He moved into the controversial area of nuclear weapons, noting Egypt’s long-standing role in seeking a conference on a nuclear-free Middle East, pointing out that only Israel, which does not acknowledge its nuclear weapons stockpile, has not signed the Non-Proliferation Treaty (NPT).

Morsi also repeated Egypt’s support of Iran’s right to “peaceful use of atomic energy,” meaning the reprocessing of nuclear materials, but added that it should only be done “provided that it completely respects international obligations imposed by the NPT in this domain,” which means it does not lead to a weapon and its facilities are open to inspection by the International Atomic Energy Agency.

Ban’s speech was no less forthright. “Those who provide arms to either side in Syria are contributing to the misery,” he said, quite aware that Iran was aiding Assad and Qatar was supplying the opposition.

He called nuclear proliferation the most serious threat to global peace and urged Iran, as the new Non-Aligned leader, to build confidence in the “peaceful nature” of its program by “fully complying with the relevant Security Council resolutions and thoroughly cooperating with the IAEA.”

He also called on all parties “to stop provocative and inflammatory threats,” clearly a reference to possible attacks on Iran’s nuclear complex being publicly debated not only within Israel but in the United States. “A war of words can quickly spiral into a war of violence,” he said.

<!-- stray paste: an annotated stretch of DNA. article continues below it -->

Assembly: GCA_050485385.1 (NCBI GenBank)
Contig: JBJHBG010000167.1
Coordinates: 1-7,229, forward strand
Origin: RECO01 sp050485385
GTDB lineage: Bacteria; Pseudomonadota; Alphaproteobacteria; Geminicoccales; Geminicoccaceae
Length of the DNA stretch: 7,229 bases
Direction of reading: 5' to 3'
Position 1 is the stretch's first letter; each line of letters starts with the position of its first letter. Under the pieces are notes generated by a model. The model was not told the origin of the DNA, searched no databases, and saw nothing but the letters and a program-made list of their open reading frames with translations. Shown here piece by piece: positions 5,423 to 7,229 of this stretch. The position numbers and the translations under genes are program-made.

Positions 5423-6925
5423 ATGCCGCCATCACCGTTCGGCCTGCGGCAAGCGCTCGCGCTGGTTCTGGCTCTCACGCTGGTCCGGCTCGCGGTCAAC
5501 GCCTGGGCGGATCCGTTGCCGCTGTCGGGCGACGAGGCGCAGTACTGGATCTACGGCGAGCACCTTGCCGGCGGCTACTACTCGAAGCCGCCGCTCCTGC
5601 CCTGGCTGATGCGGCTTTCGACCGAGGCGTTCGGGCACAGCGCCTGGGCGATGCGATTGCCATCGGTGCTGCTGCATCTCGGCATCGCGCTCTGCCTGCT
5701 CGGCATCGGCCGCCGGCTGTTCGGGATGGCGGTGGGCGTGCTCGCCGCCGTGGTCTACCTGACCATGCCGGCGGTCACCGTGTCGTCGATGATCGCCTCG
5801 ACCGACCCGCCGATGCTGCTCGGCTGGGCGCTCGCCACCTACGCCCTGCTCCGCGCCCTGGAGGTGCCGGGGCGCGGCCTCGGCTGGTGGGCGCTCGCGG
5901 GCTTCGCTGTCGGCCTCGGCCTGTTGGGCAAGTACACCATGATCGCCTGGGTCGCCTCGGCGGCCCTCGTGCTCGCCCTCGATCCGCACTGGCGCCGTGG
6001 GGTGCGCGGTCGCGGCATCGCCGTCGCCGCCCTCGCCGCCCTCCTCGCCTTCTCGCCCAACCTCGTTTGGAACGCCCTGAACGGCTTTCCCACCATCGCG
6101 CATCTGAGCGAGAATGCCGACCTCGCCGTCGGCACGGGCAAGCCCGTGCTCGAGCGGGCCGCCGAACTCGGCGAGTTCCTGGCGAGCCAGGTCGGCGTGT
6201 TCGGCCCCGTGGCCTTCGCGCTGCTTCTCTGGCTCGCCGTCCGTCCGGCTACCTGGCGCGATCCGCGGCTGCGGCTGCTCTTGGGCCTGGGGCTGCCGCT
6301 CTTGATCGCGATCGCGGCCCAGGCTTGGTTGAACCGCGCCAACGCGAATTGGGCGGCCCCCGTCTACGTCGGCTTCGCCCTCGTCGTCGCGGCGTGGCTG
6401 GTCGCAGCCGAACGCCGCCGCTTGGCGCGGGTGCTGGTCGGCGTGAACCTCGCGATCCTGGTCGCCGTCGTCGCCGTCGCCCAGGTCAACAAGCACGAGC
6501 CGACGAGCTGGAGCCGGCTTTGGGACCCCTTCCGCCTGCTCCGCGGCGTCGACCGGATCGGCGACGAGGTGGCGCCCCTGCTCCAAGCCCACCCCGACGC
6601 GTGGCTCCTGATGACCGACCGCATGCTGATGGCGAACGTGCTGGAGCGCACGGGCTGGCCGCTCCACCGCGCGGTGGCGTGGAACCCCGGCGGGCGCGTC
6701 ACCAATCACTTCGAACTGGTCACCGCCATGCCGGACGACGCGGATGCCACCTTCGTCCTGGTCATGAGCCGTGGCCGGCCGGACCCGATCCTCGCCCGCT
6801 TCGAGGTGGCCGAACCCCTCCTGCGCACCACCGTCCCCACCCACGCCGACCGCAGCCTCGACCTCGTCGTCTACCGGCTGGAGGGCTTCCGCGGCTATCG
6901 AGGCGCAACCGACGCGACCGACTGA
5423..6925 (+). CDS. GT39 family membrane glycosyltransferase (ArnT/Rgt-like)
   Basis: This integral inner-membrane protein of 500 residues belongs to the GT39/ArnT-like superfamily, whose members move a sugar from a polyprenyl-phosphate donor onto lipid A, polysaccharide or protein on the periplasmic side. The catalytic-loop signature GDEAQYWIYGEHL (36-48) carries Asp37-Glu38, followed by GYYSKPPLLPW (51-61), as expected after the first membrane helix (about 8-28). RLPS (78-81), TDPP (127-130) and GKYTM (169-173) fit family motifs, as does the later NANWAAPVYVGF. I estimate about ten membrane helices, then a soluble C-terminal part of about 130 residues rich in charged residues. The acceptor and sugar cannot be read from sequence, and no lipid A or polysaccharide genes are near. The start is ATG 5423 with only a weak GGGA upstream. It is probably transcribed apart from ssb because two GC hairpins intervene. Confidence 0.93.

But the secretary general’s most impressive — and for Iranians the most controversial — words were delivered during his lecture at Tehran’s School of International Relations before an audience of Tehran officials, professors and students.

“I believe Iran would benefit from fully drawing on the activism of civil society,” he said. Iran is known for arresting dissidents and particularly students. “Unleashing the potential of civil society means accepting its diversity of views, even when these views might seem challenging [to] authorities,” he said.

Ban added, “Social activism and critics should never be conflated with national security and seen as a threat to the society or the state.” Referring to life in South Korea when it was under a military dictatorship, he recalled how those opposed to Seoul’s harsh government were accused of harming national security.

Addressing his audience directly, he said, “I encourage Iran to allow greater space for different and divergent perspectives to play out in public debate,” particularly during next year’s presidential election. “That is why I have urged the authorities during my visit this time to release opposition leaders, human rights defenders, journalists and social activists to create the conditions for free expression and open debate.”

Who can say how long the effects of Morsi’s or Ban’s words will last in Iran. But no one can deny it was important for them to have gone there. They spoke for values Americans believe in — free speech and a full exchange of ideas — before those with whom Washington disagrees.

And they did it on their own.